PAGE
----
Eoin Higgins finds a familiar space in which to relive past “glories” at La Cucina in Farrier & Draper.
The last time I was here was more than ten years ago: it was well past the witching hour on a school night and I was slightly frayed around the edges, but ‘dancing’ – enthusiastically – to Where’s Your Head At, by Basement Jaxx. I can’t remember the name of the club (if you can remember it, you weren’t there, man).
Thankfully, my mode of socialising has matured somewhat over the past decade, I find the dining room far more appealing than the dance floor these days … well, for the most part, it depends on the song really.
As much as I can’t remember the details, the space seems very different now – a happy marriage of contemporary and ancient. Stone vaulted ceilings, copper piping, tan leather banquettes, a wood-fired oven and various other handsome bits and bobs – the place has a touch of steampunk about it.
A busy Thursday, the room had more than a few well-known faces from the Dublin social scene and all present seemed to be digging the joint (see, I’m still down with the kids). To begin, strips of deeply-flavoured, umami-rich prosciutto, chunks of creamy Buffalo mozzarella and sweet, ripe figs – a plate of simple, gorgeous flavours, well-curated. Starters can be ordered small (approx average €8.50) or large (approx average €15).
The menu is Italian (the clue is in the name, duh!) and is a nice collection of rustic and classic staples, lots of earthy comfort food dishes, pastas and risottos and not many surprises, which is how you want your Italian bistro fare, or at least I do. For my main, the Agnello: slow-braised lamb neck osso bucco with wild garlic and soft, roasted aubergine. It was a nice dish, the lamb falling off the bone, melting into its own juices and offset nicely with the herby gremolata.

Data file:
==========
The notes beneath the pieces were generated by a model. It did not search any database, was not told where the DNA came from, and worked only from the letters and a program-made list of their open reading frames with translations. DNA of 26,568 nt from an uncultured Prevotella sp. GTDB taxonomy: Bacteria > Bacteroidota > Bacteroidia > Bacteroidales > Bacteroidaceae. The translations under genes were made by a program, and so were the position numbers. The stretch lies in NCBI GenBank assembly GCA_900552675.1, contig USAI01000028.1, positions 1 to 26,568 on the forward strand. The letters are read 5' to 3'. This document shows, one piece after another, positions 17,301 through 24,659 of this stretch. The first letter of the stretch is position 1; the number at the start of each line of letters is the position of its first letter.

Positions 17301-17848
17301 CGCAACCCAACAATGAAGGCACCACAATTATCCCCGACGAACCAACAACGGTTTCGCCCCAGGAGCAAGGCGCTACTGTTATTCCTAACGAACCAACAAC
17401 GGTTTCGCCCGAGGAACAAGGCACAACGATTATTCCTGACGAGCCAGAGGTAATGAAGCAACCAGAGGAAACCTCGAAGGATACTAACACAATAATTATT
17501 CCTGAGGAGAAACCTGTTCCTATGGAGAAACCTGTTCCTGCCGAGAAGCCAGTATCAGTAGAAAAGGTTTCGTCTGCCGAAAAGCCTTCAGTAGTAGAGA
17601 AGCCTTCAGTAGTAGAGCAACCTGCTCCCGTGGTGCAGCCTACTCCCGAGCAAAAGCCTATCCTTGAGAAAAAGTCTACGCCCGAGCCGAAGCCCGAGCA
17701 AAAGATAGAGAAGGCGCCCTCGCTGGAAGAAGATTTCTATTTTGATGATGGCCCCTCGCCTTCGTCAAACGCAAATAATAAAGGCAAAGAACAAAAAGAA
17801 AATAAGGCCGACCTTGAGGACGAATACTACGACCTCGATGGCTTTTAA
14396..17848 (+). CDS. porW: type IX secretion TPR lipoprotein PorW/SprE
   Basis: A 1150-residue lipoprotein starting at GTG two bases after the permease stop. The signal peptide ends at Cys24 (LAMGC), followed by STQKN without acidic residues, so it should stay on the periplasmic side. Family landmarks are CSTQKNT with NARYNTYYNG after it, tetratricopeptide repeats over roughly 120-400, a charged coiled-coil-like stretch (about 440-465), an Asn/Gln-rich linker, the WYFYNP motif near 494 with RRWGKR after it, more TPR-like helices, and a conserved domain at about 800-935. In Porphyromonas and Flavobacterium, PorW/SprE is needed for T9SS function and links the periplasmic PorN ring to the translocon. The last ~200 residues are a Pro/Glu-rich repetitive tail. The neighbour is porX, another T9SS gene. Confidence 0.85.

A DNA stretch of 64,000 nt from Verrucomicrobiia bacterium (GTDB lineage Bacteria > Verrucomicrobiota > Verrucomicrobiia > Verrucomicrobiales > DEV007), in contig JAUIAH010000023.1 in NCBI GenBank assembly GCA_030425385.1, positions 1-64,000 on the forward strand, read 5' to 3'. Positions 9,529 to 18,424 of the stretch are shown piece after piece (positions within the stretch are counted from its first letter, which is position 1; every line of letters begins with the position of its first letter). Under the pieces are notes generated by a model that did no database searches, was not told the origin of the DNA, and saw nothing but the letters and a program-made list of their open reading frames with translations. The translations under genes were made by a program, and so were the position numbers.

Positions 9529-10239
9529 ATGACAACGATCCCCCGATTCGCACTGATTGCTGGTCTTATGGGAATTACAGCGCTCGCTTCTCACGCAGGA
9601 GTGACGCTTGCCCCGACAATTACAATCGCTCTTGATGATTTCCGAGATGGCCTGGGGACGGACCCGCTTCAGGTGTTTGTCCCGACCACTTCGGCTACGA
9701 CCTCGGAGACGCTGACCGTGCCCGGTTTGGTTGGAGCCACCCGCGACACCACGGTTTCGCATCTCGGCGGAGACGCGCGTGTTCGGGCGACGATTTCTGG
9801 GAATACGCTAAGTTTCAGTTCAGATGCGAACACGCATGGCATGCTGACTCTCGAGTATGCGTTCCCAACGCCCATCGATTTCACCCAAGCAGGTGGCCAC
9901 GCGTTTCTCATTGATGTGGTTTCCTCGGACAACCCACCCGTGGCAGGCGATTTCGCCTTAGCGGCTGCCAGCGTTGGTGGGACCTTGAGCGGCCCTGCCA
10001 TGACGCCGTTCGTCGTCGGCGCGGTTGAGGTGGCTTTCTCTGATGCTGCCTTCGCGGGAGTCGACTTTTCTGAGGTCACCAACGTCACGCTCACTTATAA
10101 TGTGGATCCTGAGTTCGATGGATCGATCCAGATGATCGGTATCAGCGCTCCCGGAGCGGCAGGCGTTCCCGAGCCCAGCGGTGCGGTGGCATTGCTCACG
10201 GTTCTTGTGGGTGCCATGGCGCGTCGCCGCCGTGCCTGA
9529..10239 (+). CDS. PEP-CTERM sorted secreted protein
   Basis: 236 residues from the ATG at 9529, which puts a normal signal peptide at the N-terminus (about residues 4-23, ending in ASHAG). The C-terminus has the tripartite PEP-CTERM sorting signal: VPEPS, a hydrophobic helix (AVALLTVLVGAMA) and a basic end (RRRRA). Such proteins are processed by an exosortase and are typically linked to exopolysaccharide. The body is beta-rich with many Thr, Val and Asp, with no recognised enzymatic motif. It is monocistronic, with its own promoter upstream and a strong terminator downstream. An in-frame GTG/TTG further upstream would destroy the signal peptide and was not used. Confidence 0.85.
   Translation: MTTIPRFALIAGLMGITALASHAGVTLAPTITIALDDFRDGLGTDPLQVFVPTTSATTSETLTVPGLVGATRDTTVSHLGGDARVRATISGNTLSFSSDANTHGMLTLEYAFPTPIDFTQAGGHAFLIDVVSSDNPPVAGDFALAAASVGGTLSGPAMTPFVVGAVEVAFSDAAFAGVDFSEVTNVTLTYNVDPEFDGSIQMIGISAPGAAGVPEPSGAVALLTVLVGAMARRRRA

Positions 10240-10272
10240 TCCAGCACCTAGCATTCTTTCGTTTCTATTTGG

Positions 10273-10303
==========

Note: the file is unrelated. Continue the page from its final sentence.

I also tried the Orzotto salad (€8), consisting of pearl barley, courgette, aubergine, peppers, red onion, salted cod and ginger in a mint citronette (it’s a vinaigrette made with citrus juice instead of vinegar, so it is). There were too many flavours going on with this dish for my palate, but I’m sure it has its fans.
For dessert, a classic affogato (€7), which was what it was, thankfully: not messed with. Overall, I enjoyed the La Cucina experience, not strictly as a go-to restaurant but as a nice-food-on-a-night-out kind of place – the Farrier & Draper bar and cocktails option upstairs makes it a great spot for that.
I had two glasses of something red, Italian and slinky (Valpolicella) to accompany my meal and also sent a couple of glasses over to two attractive women sitting at the bar, which is something I’ve never done before and probably very uncool … but sure look, at least I didn’t ask them for a ‘dance’. Little steps.
Farrier & Draper
South William Street,
01 677 1220;